I had already read and enjoyed (and reviewed here) Hammers on Bone, but I had yet to try the Rupert Wong series, also by Cassandra Khaw. As it is shortlisted for the Subjective Chaos Kind of Awards, it was the perfect occasion to dive into it. Food of the Gods (which comprises two novellas, Rupert Wong, Cannibal Chef and Rupert Wong at the Ends of the Earth) proved to be a delightful and funny read, despite some "Eeks!" and some minor nitpickings.
Ellen Klages, Passing Strange, St Martin's Press, 2017.
I'm pretty sure there are many readers of this blog who will look at the cover of Passing Strange with raised eyebrows, wondering how come I'm reviewing a novella that, quite evidently, features heavily a romance, since romance isn't my cup of tea at all.
Let's face it: I'd never have read Passing Strange had it not ended up on the SCKA shortlist. And my initial reaction was "Meh". It took some conversation with fellow readers of the SCKA to go past my disinterest to consider the objective qualities of this fantasy story, which, in the end, make it a novella well worth reviewing.
Tade Thompson, The Murders of Molly Southbourne, Tor, 2017.
I had been very impressed by Rosewater, Thompson's previous novel (1), so I had to read this new story. Nonetheless, I was a bit wary of reading this novella that Tor, the publisher, presented as horror. It turns out that, yes, there is gore. But it's not so much the gore than the very dramatic story that makes it so striking.
W. E. B. DuBois, "The Comet", Darkwater, 1920.
Audiobook available on Audible.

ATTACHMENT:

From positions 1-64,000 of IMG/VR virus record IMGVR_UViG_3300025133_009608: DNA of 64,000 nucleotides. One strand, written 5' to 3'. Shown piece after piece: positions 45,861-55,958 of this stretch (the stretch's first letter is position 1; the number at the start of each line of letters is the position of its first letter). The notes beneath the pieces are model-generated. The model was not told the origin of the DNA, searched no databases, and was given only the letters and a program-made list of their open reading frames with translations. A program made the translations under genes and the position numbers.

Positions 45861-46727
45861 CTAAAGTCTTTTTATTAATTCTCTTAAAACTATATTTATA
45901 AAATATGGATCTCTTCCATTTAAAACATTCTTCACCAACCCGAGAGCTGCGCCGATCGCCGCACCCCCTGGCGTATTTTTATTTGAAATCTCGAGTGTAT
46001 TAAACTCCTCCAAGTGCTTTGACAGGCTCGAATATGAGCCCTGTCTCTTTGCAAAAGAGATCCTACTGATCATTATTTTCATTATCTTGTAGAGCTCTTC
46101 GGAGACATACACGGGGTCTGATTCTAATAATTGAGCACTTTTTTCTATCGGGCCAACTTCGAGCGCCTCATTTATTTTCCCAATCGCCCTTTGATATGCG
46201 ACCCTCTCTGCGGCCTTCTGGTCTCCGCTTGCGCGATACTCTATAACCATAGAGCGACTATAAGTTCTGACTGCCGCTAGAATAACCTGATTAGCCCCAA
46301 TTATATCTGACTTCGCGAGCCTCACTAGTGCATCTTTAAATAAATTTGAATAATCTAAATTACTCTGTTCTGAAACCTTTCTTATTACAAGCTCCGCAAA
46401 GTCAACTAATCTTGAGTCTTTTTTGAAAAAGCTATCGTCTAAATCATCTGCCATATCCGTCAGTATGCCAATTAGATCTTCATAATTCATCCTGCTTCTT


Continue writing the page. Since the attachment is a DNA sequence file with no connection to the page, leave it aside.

Reprinted in Dark Matter: The Anthology of Science Fiction, Fantasy and Speculative Fiction by Black Writers, edited by Renee Sheree Thomas and Martin Simmons (2000).
It's not my habit to read nor review short stories. They are, as it says on the tin, a tad too short. Nonetheless, I really wanted to read "The Comet", which is not only considered as a scifi classic but also written by one of the earliest Black American scifi writers. I wasn't disappointed.
First story in my series of reviews for stories written before 1978.
Adrian Tchaikovsky, Ironclads, Solaris, 2017.
Though I'm not a fan of military scifi, I was happy to get Ironclads because, well, Tchaikovsky wrote it. It didn't enthused me as much as Children of Time did but this novella is a delightful post Brexit satire and a cheeky rewriting of Heart of Darkness.
All reviews are spoiler free unless explicitly stated otherwise.
I only review stories I have liked even if my opinion may be nuanced. It doesn't apply for the "Novels published before 1978" series of blog posts.
Comments are closed, having neither time nor the inclination to moderate them.